Russell Pearson: 30:38
Yeah. And he's a, he's a hack thing that I came across the other day. No, I use, you know, relatively sophisticated email programs. Now I sent a very simple email with a raw link, so I'd have HTTPS forward-slash whatever, in that email. And I sent it out to, to my list, for them to ask a question of me, which I could then give them an answer. I'm looking at the detail, of the campaign and no one's clicking on it. I'm like, how is no one clicking on it? Like, this is something that people are normally clicking, you know, quite a high percentage. And then I realized that I hadn't gone through the step in the program to make that a link. For the program, I'll just put it in as, as raw. Okay. And so the system, some didn't recognize what is a click and Watson. So it's a simple little thing, but, we need to start thinking more sophisticated about not just communicating, but how are we measuring that communication? Exactly what you're talking about.
Eric Dickmann: 31:33
So true. I know we're here today on a podcast, and I put links in my show notes about my guests and their social media handles and websites and whatnot, but some of the various podcasts platforms don't support embedded links. And so you literally have to spell it all out in your show notes because well, it may link on a, on Apple podcast, for example, it might not on Spotify or Google podcasts so yeah, you just have to understand. How all that's working and it amazes me how many people don't test because so many errors can be found. If you just run a simple test, send it to yourself, and see what's working and what's not working.
Russell Pearson: 32:09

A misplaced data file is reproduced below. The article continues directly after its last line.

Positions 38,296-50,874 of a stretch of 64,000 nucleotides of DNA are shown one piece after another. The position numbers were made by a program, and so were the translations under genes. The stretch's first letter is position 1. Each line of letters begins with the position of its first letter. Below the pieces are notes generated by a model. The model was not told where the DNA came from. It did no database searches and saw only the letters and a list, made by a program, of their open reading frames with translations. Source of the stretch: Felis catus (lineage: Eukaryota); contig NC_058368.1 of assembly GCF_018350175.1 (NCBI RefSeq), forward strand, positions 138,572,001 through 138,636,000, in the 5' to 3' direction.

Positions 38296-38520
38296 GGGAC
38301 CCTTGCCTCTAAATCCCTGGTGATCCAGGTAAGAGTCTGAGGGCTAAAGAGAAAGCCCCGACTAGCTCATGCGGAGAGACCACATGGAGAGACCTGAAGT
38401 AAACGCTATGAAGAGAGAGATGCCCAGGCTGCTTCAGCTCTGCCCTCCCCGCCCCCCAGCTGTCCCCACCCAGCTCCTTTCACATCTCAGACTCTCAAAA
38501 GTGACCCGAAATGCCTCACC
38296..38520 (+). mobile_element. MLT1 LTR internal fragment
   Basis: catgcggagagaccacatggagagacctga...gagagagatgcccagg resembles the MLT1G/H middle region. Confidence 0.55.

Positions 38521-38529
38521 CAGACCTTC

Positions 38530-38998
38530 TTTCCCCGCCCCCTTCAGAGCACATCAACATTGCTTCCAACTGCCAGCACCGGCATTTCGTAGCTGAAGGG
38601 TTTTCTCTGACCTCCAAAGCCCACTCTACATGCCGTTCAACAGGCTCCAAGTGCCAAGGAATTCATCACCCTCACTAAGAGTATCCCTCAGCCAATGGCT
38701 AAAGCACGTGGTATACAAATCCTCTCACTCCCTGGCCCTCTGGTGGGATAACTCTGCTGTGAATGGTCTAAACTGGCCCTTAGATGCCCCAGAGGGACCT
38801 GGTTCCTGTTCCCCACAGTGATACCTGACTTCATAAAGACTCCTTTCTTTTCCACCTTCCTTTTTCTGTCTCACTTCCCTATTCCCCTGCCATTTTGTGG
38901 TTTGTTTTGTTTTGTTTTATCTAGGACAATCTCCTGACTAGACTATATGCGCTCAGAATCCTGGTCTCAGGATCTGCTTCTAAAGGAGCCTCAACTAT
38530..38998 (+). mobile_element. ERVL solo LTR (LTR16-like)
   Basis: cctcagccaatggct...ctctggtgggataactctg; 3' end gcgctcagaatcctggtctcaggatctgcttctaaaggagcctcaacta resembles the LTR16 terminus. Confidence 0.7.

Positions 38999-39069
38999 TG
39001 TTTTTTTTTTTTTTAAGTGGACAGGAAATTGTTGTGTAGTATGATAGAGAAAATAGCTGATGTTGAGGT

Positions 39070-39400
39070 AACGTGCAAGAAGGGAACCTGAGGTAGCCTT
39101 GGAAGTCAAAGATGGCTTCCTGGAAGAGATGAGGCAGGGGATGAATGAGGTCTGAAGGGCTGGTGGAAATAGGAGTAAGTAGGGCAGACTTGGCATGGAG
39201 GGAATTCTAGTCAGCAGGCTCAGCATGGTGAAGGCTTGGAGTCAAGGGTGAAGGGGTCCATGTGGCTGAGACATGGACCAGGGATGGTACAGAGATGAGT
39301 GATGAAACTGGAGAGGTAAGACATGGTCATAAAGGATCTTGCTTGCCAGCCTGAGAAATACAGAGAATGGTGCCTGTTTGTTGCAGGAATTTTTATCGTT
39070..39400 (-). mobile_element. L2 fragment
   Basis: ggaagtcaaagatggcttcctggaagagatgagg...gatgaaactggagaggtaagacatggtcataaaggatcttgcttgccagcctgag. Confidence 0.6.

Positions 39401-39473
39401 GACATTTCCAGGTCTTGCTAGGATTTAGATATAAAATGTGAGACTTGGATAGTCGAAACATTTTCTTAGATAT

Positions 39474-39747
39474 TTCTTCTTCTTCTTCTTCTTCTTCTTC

And I think care too. Like the, I pour over my analytics. Like I spend far too much time, especially around email because I can see what an individual did. I can see this one person has bought this product from me, and now they're doing this and I can start to see a pathway for them as a client. And most people will go, ah, I'll let the marketing guy do that. Or I'll, I'll let the, you know, the, it person worked with it personally, the email marketing for our company, and then not looking at the detail. And they're not seeing what people are clicking there. They're creating these articles and they might create three articles for every newsletter that goes out. And then they're not looking. What did people click on? What do people engage with? They're only saying, did anyone give me feedback today? Right. If you get too focused on yeah, they're lazy. Right. And if you get too focused on what did that create a sale or whatnot, you're not really understanding the full, behavior of your customer, the journey that they're taking, what they're, what they're responding to, what they're not responding to. You can spend hours in analytics. Yeah, and bit, but building, making sure that you don't your process for bringing a customer on is not, I advertise out an offer and they buy, or they don't, and I don't care about the rest. You need to have a process for engaging people. And this is, I'll just. Really quickly talk to this. There are three beliefs someone has to have to buy from you. One, they need to believe that they have a problem. If they don't know they've got a problem, they're not in a space to buy. Now 80% of the market that you could potentially tap into doesn't recognize they have a problem yet. So how can you identify the symptoms that they're having so that you can start to educate them about that so they believe they have <TAG> number two is they need to believe that you have a solution to that problem. Now they just need to know you enough to know that yeah that exists, so that's the second belief. And now the third belief is that you have the best solution for their problem right now. Now that doesn't mean, and this is where positioning comes in, that doesn't mean that you're the best quality one in the market. That doesn't mean you've got the best price. It's just given their current situation you have the best option for them to take right now, which is the point to take. So yeah, those three, <TAG> if people don't have a system to move people through that, then they're really not marketing I guess they're putting a sign-up and saying, people will walk in or they won't.